‘Everybody tells young conductors, “You need to just do this or that; conduct smaller, show less.” But that’s about as useful as saying to Lewis Hamilton, “If you go faster you’ll win the race,” or to Wayne Rooney, “Score more goals.” What you really need is someone who can help show you how to do that.
‘It’s hugely frustrating that conducting is considered a dark art that can’t be explained, something mysterious and voodoo. It’s not! It’s incredibly complex but completely explicable. You make gestures, there’s a reaction.
‘Based on that, the music sounds different and that affects the gestures you make. There’s so much we could do to demystify the whole process.
‘One of my dreams is to guide an audience through what we do until they can see how it works and say, “OK, now I can hear the difference.”’
This lack of pretentiousness underscores Harding’s philosophy about music.
‘Listen, there are days when all I want is to listen to easy music, watch a Ben Stiller movie and eat a bag of Mini Cheddars. And there are days when I want great cuisine, arthouse cinema and Bach’s Art Of Fugue.
‘Classical music can be infinitely complex, and we could study a thousand years without fully “understanding” great works.
‘But that doesn’t mean it can’t speak to us on every level. If someone has a reaction to something they listen to, then that reaction is true, and that’s all that matters.’
Although Harding join-ed a profession that had long outgrown the era of the superstar conductor (Leonard Bernstein and Herbert von Karajan became wealthy household names in the 50s and 60s), he is still able to reap the considerable rewards on offer to those operating in the top tiers of classical music.
He is now closing in on the conducting super-league, an elite group that includes his mentor Rattle (music director at the Berlin Philharmonic), Daniel Barenboim (La Scala in Milan and Berlin State Opera) and the flamboyant Gustavo Dudamel (LA Philharmonic).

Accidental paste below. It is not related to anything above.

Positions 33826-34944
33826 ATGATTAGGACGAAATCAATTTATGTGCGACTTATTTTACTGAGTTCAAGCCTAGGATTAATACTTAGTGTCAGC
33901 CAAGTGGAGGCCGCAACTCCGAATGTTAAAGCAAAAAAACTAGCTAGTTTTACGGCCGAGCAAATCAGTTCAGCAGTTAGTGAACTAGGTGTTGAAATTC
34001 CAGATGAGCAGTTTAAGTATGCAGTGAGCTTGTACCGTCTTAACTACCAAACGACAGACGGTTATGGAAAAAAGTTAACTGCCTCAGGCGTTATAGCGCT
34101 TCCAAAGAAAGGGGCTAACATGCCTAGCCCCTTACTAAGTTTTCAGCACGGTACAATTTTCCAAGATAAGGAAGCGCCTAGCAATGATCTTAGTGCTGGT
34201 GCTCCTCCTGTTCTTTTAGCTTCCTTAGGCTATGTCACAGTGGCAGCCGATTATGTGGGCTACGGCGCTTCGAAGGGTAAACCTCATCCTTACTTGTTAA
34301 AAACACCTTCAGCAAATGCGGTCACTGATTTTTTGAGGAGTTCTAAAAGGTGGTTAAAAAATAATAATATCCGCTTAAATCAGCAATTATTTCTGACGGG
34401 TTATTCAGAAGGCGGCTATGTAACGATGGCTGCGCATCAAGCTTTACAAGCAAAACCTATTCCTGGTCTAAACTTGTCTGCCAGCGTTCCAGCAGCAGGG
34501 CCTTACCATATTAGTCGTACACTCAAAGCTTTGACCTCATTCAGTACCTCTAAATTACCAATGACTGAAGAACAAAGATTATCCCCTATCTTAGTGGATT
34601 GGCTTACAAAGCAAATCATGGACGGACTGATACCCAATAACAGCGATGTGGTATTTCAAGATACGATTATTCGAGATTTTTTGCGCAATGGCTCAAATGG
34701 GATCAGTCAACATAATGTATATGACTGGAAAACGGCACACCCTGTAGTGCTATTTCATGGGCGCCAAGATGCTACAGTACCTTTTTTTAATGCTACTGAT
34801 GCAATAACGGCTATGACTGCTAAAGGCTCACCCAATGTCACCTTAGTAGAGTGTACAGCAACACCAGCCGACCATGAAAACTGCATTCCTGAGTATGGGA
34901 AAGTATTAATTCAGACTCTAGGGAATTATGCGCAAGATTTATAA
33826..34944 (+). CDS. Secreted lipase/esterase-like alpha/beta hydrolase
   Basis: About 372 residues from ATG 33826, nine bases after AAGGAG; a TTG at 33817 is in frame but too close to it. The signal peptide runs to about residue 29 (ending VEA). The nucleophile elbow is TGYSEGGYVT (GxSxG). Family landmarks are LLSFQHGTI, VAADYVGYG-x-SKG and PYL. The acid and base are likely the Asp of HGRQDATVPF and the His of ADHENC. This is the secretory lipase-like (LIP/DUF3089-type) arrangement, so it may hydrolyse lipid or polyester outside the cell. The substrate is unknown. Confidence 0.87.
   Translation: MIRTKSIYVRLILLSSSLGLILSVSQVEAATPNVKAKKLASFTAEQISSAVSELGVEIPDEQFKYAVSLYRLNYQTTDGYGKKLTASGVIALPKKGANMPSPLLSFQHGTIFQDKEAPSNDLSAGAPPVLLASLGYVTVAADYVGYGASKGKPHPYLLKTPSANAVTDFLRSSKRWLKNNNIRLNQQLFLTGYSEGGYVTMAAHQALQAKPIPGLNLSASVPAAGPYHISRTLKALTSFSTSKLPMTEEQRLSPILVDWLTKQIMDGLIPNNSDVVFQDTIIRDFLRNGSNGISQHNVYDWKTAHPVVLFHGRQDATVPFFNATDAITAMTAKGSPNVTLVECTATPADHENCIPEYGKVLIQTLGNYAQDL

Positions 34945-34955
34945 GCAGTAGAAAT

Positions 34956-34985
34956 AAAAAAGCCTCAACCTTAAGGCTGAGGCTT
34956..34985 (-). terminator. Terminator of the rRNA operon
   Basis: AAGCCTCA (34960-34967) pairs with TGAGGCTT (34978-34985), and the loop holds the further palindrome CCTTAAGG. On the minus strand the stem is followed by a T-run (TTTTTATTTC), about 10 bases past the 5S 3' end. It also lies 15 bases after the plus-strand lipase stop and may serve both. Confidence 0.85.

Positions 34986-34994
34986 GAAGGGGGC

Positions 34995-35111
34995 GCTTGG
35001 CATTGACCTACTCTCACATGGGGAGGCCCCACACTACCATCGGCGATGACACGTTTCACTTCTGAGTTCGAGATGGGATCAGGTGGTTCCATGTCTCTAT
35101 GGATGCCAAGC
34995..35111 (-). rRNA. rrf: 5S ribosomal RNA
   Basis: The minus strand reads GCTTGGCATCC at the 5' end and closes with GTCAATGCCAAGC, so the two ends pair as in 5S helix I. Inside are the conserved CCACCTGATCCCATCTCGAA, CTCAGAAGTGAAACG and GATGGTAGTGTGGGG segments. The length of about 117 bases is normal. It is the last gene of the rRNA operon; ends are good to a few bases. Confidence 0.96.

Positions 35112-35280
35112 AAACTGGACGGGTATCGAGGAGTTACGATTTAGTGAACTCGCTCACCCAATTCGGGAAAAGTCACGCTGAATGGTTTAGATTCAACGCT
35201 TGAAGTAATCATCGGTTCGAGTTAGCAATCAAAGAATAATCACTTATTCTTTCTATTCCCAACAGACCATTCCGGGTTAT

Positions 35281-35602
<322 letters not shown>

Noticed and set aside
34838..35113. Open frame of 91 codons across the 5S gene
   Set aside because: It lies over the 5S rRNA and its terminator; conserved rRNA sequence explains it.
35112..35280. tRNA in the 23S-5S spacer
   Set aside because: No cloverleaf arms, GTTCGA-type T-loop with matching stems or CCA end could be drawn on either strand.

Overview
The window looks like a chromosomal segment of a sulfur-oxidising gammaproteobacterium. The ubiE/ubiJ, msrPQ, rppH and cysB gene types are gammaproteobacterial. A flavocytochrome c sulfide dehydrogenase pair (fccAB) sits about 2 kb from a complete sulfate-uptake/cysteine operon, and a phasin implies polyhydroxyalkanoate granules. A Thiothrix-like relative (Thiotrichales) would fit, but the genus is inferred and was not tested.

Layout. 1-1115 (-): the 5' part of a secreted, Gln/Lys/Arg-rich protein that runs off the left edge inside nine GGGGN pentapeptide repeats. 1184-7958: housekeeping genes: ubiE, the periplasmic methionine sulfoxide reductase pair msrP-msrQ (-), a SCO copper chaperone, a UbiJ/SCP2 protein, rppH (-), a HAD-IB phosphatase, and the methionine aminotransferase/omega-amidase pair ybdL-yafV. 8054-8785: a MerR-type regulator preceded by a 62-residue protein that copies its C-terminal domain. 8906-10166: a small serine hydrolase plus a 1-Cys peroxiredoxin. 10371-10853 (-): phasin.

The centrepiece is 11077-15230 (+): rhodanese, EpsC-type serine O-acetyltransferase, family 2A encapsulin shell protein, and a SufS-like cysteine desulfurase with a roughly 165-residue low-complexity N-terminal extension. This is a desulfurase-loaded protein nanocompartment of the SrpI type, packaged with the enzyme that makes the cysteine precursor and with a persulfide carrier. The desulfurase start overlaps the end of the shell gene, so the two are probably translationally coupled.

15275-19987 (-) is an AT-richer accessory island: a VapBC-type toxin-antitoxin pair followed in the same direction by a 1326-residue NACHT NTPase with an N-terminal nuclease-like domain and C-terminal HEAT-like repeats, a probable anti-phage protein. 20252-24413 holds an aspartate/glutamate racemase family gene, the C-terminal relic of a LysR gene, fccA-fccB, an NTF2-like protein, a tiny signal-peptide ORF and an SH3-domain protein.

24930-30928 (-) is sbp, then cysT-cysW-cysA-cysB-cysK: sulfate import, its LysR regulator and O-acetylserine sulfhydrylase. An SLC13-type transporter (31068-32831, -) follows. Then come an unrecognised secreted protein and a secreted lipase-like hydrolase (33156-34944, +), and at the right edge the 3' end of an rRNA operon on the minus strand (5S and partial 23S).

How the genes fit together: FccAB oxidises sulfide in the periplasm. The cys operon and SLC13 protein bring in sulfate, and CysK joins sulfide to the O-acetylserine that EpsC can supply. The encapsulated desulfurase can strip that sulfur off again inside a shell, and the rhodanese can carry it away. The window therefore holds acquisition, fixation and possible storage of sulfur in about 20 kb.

Star conductors earn fortunes in the multi-millions (including sponsorship deals, recordings and guest appearances), with basic salaries that dwarf the musicians who play in their orchestras.
Many, however, would argue they are worth it for the profile-raising power they wield.
Dudamel brought the LA Philharmonic huge prestige, and Barenboim almost single-handedly turned the Berlin State Opera from a struggling provincial company into one of the greatest and most high-profile orchestras in the world.
Harding says he hopes to make an equally significant impact here in the UK, raising awareness of classical music and boosting its popularity.
He says he is kept awake by the thought of audiences dwindling, but says ‘hysterical talk about the demise of classical does nobody any good.
‘It makes it sound even less attractive to young people. And I’m not sure it’s true. More people went last year to Paris Opera than went to Paris St Germain FC!
‘The problem with getting young people into the concert hall lies in getting young people involved with making music.
‘I was talking to [TV choirmaster] Gareth Malone. He’s done so much to remind people about the joy of participation, and the number of people in choirs has rocketed. I’d love to see the same with amateur orchestras.’
Harding’s conviction is that music-making should be as central to communities as football.
A ‘fanatical, obsessive’ Manchester United fan since childhood, he admits: ‘I dread to think of the number of hours I’ve lost trawling around whichever tiny town I happen to be on tour in somewhere around the world, desperately trying to find the one pub showing the Premier League game on a Sunday.
‘The hours I have lost playing Championship Manager with my brother and cousins!
‘But it’s the soundtrack of my life. You know when you hear a certain pop song and remember exactly where you were?
‘It’s the same with football: May 26, 1999, the European Cup Final in Barcelona – you remember exactly where you were, who you were with.’
Next week he’ll join the London Symphony Orchestra, where he has been principal guest conductor since 2006, for two concerts before taking them on tour to Asia.
‘I first conducted the LSO at 18 or 19 and still at Cambridge, so we’ve been through a lot.
‘They’ve seen me out of my depth and there were probably moments they wanted to never see me again. But they’ve shown unbelievable patience.’
Harding is ‘in awe’ of what British orchestras do with minimal rehearsal time and squeezed budgets.
‘It’s staggering. On a good day, British orchestras can stand shoulder to shoulder to any ensemble in the world.’
Just like our football teams, then – and our conductors.
Daniel Harding conducts the LSO at the Barbican Hall on Feb 20 and 23, lso.co.uk